Michael Connelly Analysis


(Masterpieces of Fiction, Detective and Mystery Edition)

In many ways, Michael Connelly’s novels featuring Hieronymus “Harry” Bosch fit neatly into the convention of hard-boiled detective fiction; however, the novels also display the author’s complex plotting skills and his insights into the psychological makeup of both the criminal and the detective. Many of his characters (criminals and sometimes those on the side of the law) are best categorized as “monsters,” social or psychological deviants capable of committing horrific crimes of torture and mutilation: the Dollmaker, the Poet, the Follower, and the Eidolon. For Connelly, often the psyches of these characters and that of Bosch are more interesting than the actual solution of the crime. Connelly views almost all pathological actions to be the result of social and familial forces; the born killer seems not to exist in his world. His protagonists must heed philosopher Friedrich Nietzsche’s warning, loosely paraphrased by a character in Lost Light (2003) as “whoever is out there fighting the monsters . . . should make damn sure they don’t become monsters themselves.”

Connelly won an Edgar Award for best first novel for The Black Echo (1992); Anthony awards for The Poet (1996), Blood Work (1998), and City of Bones (2002); a Nero Award for The Poet; Barry awards for Trunk Music (1997) and City of Bones; and a Shamus Award for The Lincoln Lawyer (2005). He was twice elected president of the Mystery Writers of America (2003 and 2004), the only writer ever to be accorded this honor.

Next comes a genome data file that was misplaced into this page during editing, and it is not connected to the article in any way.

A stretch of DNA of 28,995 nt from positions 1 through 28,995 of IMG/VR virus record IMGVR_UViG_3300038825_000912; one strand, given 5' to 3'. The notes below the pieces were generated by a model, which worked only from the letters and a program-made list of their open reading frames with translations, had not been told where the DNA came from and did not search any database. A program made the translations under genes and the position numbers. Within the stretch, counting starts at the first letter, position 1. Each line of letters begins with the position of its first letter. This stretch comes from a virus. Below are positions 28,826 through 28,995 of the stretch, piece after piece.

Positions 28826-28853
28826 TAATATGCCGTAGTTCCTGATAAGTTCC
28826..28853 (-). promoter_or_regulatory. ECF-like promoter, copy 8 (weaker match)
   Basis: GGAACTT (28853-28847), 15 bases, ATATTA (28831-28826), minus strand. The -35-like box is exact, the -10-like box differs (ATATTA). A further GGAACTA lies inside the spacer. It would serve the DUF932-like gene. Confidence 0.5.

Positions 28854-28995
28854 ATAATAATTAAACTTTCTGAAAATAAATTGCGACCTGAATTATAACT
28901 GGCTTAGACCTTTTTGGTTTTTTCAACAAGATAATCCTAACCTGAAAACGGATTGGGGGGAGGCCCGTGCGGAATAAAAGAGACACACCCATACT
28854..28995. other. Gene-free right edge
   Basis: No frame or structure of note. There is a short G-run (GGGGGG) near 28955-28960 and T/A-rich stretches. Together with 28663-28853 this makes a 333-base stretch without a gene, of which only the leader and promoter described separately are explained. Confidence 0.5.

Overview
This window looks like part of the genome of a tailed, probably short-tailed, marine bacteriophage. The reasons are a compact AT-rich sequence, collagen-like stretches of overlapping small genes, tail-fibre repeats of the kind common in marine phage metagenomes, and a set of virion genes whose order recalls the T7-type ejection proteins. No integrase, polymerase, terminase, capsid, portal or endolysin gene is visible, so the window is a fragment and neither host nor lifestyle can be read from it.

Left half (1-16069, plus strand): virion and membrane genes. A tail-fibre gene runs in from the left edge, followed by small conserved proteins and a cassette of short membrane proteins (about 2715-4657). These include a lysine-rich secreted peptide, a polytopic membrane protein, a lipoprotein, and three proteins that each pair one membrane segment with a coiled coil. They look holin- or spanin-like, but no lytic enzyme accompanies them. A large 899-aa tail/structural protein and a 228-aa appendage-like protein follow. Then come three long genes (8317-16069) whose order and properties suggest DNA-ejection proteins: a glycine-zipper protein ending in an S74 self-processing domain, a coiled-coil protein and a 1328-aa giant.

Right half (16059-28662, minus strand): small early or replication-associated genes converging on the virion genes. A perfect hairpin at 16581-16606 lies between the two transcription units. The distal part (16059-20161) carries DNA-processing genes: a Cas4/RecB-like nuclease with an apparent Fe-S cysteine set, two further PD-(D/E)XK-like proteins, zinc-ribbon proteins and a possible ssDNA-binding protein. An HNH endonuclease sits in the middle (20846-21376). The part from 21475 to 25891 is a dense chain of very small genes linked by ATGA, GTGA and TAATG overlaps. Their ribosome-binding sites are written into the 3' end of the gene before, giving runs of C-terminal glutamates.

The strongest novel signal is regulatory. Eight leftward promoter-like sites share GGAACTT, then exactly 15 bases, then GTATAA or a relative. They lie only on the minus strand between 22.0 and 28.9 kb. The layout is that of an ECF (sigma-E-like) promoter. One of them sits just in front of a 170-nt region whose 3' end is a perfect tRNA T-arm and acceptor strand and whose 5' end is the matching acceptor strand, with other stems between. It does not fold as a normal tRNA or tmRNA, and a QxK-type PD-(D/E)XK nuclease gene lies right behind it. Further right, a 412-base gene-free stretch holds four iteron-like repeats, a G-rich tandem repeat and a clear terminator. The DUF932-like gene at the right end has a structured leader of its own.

(Masterpieces of Fiction, Detective and Mystery Edition)

Anderson, Patrick. The Triumph of the Thriller: How Cops, Crooks, and Cannibals Captured Popular Fiction. New York: Random House, 2007. Contains a chapter on Connelly that details his life and his works, including the Harry Bosch novels. Discusses The Black Echo, The Last Coyote, A Darkness More than Night, and City of Bones, among others.

Bertens, Hans, and Theo D’haen. Contemporary American Crime Fiction. New York: Palgrave, 2001. Discusses Connelly extensively in the introduction and devotes a chapter to “Los Angeles Police Department: Ellroy’s and Connelly’s Police Procedurals.”

Fine, David M. Imagining Los Angeles: A City in Fiction. Reno: University of Nevada Press, 2004. Sees The Concrete Blonde and The Last Coyote in the tradition of the “murdered, mutilated or disfigured woman” following the Black Dahlia murder and the works of James Ellroy.

Gregoriou, Christiana. “Criminally Minded: The Stylistics of Justification in Contemporary American Crime Fiction.” Style 37, no. 2 (Summer, 2003): 144-159. Uses an analysis of style and narrative point of view to argue that the monstrous character of the Eidolon in The Poet is a product of his environment, not his birth.

Kreyling, Michael. The Novels of Ross Macdonald. Columbia: University of South Carolina Press, 2005. Briefly discusses Harry Bosch as a direct descendant of Ross Macdonald’s protagonist Lew Archer but notes that the “world of Harry Bosch is far more lethal than Archer’s.”

Oates, Joyce Carol. Uncensored: Views and (Re)views. New York: HarperPerennial, 2006. Devotes a chapter titled “L.A. Noir” to A Darkness More than Night, noting that Bosch is a “flawed, deeply troubled and isolated man.”